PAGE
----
11 Matching Annotations
  1. Aug 2022
    1. Write once. Publish everywhere.Write in our simple editor and publish natively to Twitter, LinkedIn, Medium, and your very own Typeshare Social Blog.

      Syndication as a selling point.

      https://typeshare.co/

    1. This is a living document. Ideas or feedback can be contributed through commenting directly using Hypothes.is which will create issues in the Github repo or you can directly create an issue: https://github.com/FAIRIslandProject/Generic-Place-based-Data-Policy/issues

      How awesome is this sort of integration? If one can use annotations to create issues within Github, it should be relatively easy for websites to do similar integrations to allow the use of Hypothes.is as a native commenting system on website pages. The API could be leveraged with appropriate URL wildcard patterns to do this.

      I have heard of a few cases of people using Github issue queues as comments sections for websites, and this dovetails well into that space.

      How might the Webmention spec be leveraged or abstracted to do similar sorts of communication work?

  2. May 2022
  3. Oct 2021
    1. a way to transparently discover related blogs that avoids hidden algorithms

      Bristly pop cultural misuse of the term "algorithm" notwithstanding, a better solution that I haven't come across anyone else mention: make them explicit, not hidden.

      When it look like Dat might've had enough steam to take off (ca. 2017–2018), I wrote a draft straw proposal for how to solve the "discovery problem" with e.g. Fritter—i.e. the problem that because you only "receive" replies and other messages by checking the feeds of the people you're following, you'll be unable to reply engage with strangers who appear (or have a stranger engage with you in their thread) unless something happens like a mutual acquaintance alerting you out of band ("hey, did you see @foo's reply dat://foo.example.net/posts/ukifxdgbh.json?").

      The idea is that there is a special kind of feed operated by some service provider that specializes in doing exactly that. If you find Facebook valuable, for example, then you are free to opt in and subscribe to the Facebook analog that pays attention to all feeds and works to surface interesting content for you. Under this model, unlike the Facebook regime, "leaving" is as simple as unsubscribing to that feed (and going with a different provider if you want).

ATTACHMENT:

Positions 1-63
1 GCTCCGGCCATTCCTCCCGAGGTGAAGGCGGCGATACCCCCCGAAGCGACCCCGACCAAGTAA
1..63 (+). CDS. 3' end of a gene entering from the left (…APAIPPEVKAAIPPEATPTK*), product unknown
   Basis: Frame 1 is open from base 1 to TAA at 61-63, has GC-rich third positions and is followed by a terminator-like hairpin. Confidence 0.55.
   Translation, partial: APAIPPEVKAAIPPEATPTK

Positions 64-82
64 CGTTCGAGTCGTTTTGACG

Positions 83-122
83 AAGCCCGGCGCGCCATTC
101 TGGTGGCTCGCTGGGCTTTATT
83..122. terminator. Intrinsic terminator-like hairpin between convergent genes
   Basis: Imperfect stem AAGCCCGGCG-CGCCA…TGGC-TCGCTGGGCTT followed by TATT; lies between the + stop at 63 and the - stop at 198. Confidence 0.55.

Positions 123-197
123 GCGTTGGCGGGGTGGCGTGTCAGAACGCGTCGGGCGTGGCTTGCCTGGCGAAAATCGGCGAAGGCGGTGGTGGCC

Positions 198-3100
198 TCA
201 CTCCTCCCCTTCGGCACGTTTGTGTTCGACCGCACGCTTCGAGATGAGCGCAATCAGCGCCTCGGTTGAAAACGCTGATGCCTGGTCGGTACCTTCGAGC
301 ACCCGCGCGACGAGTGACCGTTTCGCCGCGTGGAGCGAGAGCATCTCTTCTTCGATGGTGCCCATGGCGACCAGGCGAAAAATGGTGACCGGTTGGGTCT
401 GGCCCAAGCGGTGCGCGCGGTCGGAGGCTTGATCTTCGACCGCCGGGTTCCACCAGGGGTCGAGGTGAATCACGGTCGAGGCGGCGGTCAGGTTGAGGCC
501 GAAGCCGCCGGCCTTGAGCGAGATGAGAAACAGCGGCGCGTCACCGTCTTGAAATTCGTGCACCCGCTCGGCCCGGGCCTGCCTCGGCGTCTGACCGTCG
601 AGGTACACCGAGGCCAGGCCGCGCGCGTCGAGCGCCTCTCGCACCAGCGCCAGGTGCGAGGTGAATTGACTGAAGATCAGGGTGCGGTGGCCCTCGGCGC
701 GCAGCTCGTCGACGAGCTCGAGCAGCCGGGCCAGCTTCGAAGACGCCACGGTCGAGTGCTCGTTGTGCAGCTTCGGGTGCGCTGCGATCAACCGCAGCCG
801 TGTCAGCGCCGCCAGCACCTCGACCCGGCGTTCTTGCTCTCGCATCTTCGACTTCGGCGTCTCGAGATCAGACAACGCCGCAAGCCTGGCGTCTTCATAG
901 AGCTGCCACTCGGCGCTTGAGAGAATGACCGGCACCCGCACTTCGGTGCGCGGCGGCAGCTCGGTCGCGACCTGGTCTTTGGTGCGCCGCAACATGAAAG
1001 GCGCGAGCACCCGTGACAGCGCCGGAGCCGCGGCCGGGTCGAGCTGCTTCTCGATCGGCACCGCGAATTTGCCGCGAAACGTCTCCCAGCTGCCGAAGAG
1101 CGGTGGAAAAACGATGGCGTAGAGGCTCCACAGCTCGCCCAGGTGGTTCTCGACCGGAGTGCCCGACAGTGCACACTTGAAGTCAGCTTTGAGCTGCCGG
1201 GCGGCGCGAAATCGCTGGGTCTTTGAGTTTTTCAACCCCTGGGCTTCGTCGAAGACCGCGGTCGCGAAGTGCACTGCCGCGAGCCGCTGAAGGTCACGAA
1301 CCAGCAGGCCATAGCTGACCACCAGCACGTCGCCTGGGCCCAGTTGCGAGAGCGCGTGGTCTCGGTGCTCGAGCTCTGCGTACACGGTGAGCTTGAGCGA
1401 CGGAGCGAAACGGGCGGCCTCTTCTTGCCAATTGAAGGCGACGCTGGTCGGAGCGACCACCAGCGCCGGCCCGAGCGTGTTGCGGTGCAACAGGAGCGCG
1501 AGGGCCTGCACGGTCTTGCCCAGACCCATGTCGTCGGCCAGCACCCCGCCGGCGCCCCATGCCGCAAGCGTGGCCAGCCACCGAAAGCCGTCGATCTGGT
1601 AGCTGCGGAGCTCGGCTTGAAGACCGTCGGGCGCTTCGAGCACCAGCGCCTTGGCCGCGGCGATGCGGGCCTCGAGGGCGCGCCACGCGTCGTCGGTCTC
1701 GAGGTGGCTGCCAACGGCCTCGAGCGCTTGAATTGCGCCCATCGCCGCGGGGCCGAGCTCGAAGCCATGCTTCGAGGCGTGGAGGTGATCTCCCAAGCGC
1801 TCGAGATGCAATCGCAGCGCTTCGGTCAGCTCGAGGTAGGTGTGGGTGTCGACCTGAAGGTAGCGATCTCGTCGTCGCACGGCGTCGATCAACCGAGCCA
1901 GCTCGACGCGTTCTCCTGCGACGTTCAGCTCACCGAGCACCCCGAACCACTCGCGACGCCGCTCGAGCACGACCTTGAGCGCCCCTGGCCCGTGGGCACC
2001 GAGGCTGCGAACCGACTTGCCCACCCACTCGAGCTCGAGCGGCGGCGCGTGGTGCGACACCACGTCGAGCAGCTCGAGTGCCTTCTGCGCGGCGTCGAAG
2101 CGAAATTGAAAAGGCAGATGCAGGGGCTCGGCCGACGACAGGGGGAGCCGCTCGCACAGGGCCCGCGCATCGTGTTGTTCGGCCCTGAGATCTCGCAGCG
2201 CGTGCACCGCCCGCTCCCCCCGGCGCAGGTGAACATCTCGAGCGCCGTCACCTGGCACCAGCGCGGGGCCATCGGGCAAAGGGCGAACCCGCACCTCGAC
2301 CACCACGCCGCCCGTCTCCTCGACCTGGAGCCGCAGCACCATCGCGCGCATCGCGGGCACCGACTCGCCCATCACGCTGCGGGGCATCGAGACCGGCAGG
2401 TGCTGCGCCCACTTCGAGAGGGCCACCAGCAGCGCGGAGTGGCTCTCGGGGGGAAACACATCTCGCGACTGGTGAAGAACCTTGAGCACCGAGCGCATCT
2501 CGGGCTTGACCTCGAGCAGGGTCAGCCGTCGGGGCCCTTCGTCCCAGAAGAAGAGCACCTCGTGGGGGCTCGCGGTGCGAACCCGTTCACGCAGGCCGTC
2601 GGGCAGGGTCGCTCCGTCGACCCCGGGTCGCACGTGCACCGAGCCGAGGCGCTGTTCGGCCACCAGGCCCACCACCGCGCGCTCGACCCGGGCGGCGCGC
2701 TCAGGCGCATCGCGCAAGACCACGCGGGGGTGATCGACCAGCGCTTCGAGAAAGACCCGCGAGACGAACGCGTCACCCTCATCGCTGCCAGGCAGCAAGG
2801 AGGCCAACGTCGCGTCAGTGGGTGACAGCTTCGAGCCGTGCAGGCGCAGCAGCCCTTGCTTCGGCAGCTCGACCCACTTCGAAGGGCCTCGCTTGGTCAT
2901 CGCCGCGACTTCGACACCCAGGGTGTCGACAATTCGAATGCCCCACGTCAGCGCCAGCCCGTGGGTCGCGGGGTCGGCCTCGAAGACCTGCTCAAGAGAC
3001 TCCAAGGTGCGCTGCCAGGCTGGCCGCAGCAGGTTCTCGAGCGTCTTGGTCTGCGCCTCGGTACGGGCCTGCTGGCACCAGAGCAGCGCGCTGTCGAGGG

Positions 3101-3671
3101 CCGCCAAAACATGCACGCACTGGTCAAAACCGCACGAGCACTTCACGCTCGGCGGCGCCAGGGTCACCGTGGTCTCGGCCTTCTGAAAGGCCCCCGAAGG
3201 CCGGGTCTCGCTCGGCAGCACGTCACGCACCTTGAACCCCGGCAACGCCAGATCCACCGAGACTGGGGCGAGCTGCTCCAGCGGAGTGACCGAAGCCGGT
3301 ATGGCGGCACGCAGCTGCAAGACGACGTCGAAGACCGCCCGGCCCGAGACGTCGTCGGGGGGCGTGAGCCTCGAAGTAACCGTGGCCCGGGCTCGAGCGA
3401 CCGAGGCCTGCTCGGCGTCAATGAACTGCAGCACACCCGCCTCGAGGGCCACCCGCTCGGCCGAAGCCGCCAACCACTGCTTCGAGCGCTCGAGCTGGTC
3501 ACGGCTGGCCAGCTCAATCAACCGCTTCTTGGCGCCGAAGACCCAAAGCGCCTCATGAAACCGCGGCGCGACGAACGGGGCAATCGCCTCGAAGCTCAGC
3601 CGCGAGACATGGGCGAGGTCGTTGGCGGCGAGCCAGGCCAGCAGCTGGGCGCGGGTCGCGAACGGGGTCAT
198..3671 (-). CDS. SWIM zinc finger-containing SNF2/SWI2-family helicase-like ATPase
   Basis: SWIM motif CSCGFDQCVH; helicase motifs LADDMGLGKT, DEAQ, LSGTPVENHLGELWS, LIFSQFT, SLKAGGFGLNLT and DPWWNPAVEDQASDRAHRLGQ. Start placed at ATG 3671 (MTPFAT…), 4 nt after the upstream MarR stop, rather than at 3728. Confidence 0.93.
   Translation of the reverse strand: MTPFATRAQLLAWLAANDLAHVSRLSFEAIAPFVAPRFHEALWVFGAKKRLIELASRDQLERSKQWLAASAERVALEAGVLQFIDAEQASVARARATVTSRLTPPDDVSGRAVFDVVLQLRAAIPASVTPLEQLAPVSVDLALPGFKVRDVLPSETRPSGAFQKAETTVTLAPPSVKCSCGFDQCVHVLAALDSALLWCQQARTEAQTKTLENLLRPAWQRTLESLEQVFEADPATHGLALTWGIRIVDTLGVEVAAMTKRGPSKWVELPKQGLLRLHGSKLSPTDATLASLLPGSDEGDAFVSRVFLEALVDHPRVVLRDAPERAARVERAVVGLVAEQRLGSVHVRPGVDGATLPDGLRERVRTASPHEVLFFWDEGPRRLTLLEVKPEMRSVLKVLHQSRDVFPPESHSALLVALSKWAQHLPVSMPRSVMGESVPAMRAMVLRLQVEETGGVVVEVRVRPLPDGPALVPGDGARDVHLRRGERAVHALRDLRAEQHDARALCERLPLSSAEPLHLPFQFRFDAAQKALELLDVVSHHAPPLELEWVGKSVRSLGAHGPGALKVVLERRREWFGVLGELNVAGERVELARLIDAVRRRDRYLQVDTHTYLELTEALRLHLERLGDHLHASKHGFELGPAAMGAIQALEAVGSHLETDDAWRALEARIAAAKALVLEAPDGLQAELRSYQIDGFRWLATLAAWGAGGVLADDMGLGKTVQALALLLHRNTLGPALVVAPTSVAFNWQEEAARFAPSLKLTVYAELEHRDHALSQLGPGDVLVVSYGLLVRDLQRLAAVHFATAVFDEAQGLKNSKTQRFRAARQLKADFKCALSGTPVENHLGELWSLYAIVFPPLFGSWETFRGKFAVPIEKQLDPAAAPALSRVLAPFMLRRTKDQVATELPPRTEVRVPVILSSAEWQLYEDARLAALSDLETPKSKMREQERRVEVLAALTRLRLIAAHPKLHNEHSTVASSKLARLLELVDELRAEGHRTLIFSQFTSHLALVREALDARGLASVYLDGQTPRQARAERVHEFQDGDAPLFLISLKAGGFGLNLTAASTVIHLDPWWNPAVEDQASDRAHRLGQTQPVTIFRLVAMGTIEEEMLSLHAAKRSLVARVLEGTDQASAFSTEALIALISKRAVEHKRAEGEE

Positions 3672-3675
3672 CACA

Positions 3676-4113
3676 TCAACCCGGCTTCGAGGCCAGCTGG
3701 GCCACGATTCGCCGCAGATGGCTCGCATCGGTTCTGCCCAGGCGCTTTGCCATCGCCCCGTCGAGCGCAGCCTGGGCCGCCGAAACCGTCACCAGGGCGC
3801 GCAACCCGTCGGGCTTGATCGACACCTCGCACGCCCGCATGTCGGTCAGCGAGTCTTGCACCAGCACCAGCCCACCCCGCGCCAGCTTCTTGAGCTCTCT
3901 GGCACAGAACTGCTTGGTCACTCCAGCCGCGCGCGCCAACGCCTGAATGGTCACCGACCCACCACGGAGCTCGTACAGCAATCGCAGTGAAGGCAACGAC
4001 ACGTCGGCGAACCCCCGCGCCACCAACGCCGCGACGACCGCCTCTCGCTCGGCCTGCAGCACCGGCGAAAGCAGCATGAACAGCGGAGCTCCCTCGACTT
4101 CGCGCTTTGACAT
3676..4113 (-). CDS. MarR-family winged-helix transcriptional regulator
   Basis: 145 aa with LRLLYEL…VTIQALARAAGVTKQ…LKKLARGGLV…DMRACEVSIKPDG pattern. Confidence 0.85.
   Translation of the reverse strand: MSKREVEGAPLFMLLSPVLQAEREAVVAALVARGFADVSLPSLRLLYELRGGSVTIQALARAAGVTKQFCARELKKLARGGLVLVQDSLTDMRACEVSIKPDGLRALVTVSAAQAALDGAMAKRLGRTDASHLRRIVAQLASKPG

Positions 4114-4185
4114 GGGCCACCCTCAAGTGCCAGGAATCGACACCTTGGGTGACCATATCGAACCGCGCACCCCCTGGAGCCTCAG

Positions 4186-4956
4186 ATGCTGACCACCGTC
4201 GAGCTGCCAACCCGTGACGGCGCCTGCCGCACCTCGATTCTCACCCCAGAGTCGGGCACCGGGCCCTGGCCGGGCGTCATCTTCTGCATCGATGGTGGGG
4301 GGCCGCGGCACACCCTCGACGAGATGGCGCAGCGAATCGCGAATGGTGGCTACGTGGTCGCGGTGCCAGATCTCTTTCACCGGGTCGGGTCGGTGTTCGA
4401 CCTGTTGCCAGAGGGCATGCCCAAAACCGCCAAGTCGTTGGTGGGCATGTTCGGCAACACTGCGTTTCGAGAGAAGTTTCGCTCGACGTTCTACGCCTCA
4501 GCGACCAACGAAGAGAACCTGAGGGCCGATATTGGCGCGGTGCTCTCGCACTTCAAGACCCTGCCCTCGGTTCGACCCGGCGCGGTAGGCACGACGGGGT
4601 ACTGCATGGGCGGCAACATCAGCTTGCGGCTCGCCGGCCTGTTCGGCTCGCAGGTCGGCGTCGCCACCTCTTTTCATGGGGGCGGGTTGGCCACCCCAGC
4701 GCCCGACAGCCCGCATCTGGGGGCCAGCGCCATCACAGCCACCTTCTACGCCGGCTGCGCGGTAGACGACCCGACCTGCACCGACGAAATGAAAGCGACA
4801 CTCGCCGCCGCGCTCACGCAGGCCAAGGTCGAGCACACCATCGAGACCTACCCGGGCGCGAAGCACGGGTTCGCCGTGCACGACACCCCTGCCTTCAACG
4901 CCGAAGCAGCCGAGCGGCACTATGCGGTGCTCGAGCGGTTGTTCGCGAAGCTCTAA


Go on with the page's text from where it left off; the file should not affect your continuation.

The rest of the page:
4. May 2021
    1. many people have attached sensors

      This differs from LDN, where the the annotation service is squarely under the control of the document author. This is also using sensor attachment in a different sense that the way it first appears above. The application is more akin to RSS. With RSS, the links exist in some other "document" (or something like it; generall can be modeled as OPML, even if it's really, say, an sqlite store).

  5. Feb 2021
  6. Oct 2020
    1. What I dwell on the most regarding syndication is the Twitter stuff. I look back at the analytics on this site at the end of every year and look at where the traffic came from — every year, Twitter is a teeny-weeny itty-bitty slice of the pie. Measuring traffic alone, that’s nowhere near the amount of effort we put into making the stuff we’re tweeting there. I always rationalize it to myself in other ways. I feel like Twitter is one of the major ways I stay updated with the industry and it’s a major source of ideas for articles.

      So it sounds like Twitter isn't driving traffic to his website, but it is providing ideas and news. Given this I would syndicate content to Twitter as easily and quickly as possible, use webmentions to deal with the interactions and then just use the Twitter timeline for reading and consuming and nothing else.

    1. As someone who writes social media for work, I am deeply rooted in the practice of writing a unique intro when I share a post to Twitter, not directly syndicating it with whatever text I started the article with. For me that feels good enough (not saving that unique share to my site) since including the link means any likes and comments about the article come back to my blog thanks to Bridgy, but maybe someone will convince me otherwise ;)

      I'll often share articles to Twitter and don't necessarily do a 1-to-1 match of the syndicated copy on Twitter. Usually I'll excerpt a piece that ends up appearing on Twitter with a link back to the article. I generally presuppose that if they're interested, they'll click through and read otherwise they're bookmarking it or sharing the link with others, so those interactions coming back to the original are always fine with me.